characterizes variously as a dogma, an ideology, and a religion. And the fourth is scientism, which maintains that science alone can produce true knowledge. As Taboo unfolds, this fourfold scheme mostly reduces to the distinction between science (which Wallace approves of) and scientific materialism. The scientific materialist holds that first-person experience is either a fiction foisted on us by folk psychology or a category irrelevant to scientific inquiry. For Wallace, this creed amounts to an intolerant belief system, whose contemporary triumph makes fruitful inquiry into consciousness impossible. In the first part of Taboo, Wallace surveys Western thought to explain how such a misguided understanding can ever have arisen, let alone prevailed. On his account, scientific materialism originated in a genuine religious impulse: the wish to draw closer to the mind of God by reading in nature the record of his works. With the death of God in modern times, that impulse was perverted into dogma. Today scientific materialists treat the objective, material realm as sacred and the world of sensory appearances as profane. As the great French sociologist Emile Durkheim argued, safeguarding the sacred from contamination by the profane requires instituting taboos. The great taboo of scientific materialism is subjectivity; in effect (though Wallace refrains from using the term), scientific materialists regard subjectivity as sinful. As history, all this is of course highly speculative. Wallace adduces enough evidence to titillate, but not enough to convince. Those who value first-person inquiry will find the analysis thought-provoking, and will come away with good anecdotes and examples to use as ammunition. Practitioners of scientific materialism, however, will see in it only an easily dismissed caricature of their views. The real point of this analysis for Wallace is to lay the groundwork for his claim that scientific materialists take an irrational and dogmatic stand when it comes to first-person inquiry. To buttress this claim, he argues repeatedly that scientific materialism is bad science, ignoring the role that subjectivity has come to play in quantum physics and relying on blind faith in what science will one day reveal. Missing from this analysis (except for a single sentence in the books closing paragraphs) is any sense that the practice of science even for scientific materialists may reflect the positive qualities of inspiration and awe associated with religion. As for the proud claim that scientific objectivity serves to protect the freedom of inquiry, Wallace dismisses this as a textbook account of why scientific materialism triumphed (p. 164). The truth, in his view, is darker and more sordid: unreasoning commitment to a bastardized religious creed. The deeply damaging consequence is that the study of consciousness has been suppressed (p. 187):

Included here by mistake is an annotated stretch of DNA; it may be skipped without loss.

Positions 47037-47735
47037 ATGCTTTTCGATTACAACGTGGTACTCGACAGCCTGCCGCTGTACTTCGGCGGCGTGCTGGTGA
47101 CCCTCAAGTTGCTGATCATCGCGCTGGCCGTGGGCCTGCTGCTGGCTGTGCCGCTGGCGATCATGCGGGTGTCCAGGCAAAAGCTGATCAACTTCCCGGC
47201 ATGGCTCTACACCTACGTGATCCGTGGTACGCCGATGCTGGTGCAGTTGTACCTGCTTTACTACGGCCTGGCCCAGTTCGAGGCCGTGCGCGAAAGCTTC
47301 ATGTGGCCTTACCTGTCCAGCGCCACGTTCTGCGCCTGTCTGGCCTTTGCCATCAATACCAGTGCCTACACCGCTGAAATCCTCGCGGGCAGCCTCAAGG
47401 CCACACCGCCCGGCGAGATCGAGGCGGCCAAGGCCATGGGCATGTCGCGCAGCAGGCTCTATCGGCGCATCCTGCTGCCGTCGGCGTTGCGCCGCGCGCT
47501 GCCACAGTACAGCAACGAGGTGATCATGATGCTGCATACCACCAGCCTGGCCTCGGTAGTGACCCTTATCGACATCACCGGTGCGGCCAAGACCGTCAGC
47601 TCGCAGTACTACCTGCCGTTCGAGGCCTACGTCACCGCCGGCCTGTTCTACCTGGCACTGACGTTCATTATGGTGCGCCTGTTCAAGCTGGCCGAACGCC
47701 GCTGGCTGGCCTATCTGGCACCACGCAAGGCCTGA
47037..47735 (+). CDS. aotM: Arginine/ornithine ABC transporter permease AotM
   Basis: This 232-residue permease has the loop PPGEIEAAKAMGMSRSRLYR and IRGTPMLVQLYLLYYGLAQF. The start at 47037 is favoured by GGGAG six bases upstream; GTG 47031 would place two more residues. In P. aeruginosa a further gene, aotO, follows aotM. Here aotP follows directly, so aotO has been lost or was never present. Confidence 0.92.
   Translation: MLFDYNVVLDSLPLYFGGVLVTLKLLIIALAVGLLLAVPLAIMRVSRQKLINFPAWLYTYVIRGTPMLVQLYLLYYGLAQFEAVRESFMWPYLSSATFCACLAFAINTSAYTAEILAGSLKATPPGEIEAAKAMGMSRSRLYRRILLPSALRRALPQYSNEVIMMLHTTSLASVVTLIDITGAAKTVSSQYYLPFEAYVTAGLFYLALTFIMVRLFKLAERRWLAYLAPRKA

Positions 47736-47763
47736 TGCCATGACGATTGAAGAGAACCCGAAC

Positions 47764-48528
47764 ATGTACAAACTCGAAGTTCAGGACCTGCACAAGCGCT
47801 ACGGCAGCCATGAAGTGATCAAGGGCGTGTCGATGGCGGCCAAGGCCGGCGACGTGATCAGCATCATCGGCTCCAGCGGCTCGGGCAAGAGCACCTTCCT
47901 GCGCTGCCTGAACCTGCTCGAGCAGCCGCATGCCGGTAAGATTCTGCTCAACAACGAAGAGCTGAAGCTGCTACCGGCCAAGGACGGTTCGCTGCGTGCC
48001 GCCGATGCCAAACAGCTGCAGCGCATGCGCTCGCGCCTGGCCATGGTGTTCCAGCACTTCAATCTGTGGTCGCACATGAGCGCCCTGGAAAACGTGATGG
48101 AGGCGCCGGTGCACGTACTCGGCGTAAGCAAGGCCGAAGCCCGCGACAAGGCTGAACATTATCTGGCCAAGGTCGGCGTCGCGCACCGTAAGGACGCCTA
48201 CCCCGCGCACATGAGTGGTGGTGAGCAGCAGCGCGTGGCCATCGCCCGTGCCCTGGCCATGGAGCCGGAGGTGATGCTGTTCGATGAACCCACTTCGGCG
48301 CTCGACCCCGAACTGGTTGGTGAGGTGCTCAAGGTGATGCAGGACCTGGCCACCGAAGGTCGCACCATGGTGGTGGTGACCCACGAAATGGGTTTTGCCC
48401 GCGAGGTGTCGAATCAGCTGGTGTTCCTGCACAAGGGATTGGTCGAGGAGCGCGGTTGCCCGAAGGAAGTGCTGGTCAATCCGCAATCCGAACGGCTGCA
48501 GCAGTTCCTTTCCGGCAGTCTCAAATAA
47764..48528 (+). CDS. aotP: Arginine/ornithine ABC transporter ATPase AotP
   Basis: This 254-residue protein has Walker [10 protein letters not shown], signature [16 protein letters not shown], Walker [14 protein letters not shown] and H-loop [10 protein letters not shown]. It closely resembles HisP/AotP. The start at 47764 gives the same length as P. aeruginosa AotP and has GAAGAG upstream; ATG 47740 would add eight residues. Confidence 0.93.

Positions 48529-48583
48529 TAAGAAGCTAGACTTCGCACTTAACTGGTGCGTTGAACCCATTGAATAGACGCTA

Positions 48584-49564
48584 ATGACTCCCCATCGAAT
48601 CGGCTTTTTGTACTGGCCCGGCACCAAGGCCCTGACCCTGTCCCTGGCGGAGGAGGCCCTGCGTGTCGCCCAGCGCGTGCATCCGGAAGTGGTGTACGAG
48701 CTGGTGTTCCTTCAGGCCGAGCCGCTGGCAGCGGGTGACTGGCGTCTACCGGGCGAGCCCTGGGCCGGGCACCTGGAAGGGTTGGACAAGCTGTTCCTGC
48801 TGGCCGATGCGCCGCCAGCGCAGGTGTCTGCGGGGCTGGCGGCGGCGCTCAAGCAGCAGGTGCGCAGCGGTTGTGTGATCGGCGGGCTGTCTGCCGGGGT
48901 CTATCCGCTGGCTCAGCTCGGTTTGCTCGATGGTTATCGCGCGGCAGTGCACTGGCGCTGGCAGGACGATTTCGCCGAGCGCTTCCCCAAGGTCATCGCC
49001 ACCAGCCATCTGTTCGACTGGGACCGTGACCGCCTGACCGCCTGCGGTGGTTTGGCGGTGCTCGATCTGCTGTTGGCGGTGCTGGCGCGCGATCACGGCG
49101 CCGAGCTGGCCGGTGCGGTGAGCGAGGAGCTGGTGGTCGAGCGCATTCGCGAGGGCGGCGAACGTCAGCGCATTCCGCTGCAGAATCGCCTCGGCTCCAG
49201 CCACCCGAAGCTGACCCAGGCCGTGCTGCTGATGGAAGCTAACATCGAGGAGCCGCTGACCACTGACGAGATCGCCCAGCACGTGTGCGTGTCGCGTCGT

[S]cience has not developed effective methods for exploring consciousness first hand, and the reason for this is that scientific inquiry has been constrained by the metaphysical principles of scientific materialism. This dogma allows science to explore only those facets of reality that conform to its creed; and the experienced mind is simply left out.

In other words, now that science has discovered the subjective realm, the dogmas of scientific materialism have become a serious impediment to the growth of